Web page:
Empirical Form and Religious Function provides a fresh perspective on the rise of empirical apparition narratives in the Anglophone world of the Early Enlightenment era. Drawing on both well-established and previously unknown sources, Michael Dopffel here offers a fundamental reappraisal of one of the defining narrative genres of the 17th and 18th centuries. Intricately connected to evolving discourses of natural philosophy, Protestant religion and popular literature, the apparition narratives portrayed in this work constitute a hybrid genre whose interpretations and literary functions retained the ambiguity of their subject matter. Simultaneously an empirically approachable phenomena and a religious experience, witnesses and writers translated the spiritual characteristics of apparitions into distinct literary forms, thereby shaping conceptions of ghosts, whether factual or fictional, to this day.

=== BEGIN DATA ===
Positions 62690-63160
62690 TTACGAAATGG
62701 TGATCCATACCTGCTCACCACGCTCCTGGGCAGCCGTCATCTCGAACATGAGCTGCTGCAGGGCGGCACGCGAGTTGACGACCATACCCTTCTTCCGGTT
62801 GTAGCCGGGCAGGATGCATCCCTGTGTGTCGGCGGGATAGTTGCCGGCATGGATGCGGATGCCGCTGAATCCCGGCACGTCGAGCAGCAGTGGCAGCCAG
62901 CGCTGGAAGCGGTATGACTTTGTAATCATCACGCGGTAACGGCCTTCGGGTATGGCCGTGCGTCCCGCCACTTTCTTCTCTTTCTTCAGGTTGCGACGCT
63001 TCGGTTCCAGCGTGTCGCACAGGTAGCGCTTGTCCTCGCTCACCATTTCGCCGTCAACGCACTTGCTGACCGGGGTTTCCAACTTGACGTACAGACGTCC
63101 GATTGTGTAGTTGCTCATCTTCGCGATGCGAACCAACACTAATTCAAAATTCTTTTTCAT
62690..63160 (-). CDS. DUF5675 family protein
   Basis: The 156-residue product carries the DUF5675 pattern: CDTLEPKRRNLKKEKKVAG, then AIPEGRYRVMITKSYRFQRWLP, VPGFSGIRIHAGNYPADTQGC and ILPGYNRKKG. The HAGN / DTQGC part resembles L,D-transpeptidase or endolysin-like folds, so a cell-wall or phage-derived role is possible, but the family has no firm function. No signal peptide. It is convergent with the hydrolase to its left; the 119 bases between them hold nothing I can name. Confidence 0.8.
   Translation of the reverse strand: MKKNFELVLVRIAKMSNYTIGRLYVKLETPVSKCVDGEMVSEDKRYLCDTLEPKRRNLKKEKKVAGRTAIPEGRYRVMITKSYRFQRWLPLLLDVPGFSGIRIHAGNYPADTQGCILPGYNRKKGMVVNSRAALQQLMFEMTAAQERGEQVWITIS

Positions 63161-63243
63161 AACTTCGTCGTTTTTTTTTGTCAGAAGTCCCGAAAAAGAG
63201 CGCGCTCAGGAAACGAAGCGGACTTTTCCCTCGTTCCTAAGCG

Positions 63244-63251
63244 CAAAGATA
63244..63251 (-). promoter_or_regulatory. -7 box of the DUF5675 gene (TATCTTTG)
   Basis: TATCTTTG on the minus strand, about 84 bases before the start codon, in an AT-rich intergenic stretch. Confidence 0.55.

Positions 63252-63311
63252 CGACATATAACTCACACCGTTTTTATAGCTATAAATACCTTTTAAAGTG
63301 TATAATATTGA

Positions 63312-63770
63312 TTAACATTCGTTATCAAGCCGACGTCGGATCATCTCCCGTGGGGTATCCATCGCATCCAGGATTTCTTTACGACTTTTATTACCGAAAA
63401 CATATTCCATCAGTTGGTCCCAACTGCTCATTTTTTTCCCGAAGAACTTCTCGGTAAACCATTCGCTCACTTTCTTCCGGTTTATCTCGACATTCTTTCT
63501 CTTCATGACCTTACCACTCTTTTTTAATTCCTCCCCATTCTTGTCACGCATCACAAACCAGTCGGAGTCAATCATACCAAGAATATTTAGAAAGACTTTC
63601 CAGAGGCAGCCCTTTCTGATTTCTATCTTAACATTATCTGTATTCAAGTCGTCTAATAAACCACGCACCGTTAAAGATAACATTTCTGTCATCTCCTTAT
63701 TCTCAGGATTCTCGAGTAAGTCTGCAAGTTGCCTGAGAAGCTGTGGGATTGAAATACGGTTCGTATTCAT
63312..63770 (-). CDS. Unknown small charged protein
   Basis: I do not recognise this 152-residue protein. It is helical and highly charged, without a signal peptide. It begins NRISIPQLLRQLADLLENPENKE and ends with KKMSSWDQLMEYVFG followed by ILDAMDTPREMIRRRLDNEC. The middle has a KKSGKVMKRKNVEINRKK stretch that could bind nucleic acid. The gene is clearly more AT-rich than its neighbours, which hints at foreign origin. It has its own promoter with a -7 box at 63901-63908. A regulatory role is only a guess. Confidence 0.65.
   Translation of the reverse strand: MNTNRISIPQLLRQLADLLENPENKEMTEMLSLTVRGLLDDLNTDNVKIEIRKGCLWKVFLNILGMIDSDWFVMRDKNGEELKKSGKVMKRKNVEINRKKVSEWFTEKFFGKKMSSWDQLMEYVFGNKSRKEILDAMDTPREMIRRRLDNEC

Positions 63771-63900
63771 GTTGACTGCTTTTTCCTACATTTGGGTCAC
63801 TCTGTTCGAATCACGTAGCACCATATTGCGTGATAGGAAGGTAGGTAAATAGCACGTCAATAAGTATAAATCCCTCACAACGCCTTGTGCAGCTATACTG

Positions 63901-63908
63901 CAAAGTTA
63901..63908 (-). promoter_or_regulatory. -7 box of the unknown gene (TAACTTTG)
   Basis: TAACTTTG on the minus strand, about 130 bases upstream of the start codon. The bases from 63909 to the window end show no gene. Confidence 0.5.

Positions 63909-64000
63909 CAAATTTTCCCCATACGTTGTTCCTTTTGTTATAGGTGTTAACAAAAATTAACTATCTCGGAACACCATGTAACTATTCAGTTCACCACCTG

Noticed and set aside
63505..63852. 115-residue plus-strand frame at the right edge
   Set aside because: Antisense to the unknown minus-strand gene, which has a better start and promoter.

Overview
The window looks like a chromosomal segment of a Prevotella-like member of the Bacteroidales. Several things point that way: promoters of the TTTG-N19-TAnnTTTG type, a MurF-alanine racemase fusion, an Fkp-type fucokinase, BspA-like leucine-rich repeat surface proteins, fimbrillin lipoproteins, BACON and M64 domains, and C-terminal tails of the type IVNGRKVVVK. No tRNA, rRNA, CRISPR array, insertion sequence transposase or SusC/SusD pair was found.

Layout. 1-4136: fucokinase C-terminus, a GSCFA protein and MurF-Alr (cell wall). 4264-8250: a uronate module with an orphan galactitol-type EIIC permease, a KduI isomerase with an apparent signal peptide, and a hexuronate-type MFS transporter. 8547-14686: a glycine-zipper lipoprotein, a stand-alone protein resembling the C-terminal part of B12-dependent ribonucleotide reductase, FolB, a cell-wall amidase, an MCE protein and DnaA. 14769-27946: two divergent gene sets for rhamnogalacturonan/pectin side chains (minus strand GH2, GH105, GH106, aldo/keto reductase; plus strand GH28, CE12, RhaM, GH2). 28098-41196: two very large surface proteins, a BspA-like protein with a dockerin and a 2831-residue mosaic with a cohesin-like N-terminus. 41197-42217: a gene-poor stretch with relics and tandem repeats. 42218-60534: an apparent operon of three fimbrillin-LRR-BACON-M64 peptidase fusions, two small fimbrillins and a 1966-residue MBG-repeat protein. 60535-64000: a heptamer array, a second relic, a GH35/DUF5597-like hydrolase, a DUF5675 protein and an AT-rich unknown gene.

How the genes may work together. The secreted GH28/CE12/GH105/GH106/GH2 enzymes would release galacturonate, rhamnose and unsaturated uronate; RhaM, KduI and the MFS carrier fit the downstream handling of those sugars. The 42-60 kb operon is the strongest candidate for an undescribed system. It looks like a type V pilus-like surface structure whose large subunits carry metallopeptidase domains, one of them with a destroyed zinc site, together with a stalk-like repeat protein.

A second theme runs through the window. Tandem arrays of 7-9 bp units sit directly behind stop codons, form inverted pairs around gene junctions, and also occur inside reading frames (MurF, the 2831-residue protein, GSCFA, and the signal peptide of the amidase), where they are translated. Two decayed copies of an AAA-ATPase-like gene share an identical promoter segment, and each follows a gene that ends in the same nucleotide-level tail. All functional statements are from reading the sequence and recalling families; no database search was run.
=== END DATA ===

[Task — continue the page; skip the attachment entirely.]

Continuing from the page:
About the Author
Michael Dopffel was a research assistant at the Universities of Tubingen and Heidelberg and a member of the graduate college aHoly Texts at the University of Tubingen. He is currently a freelance author.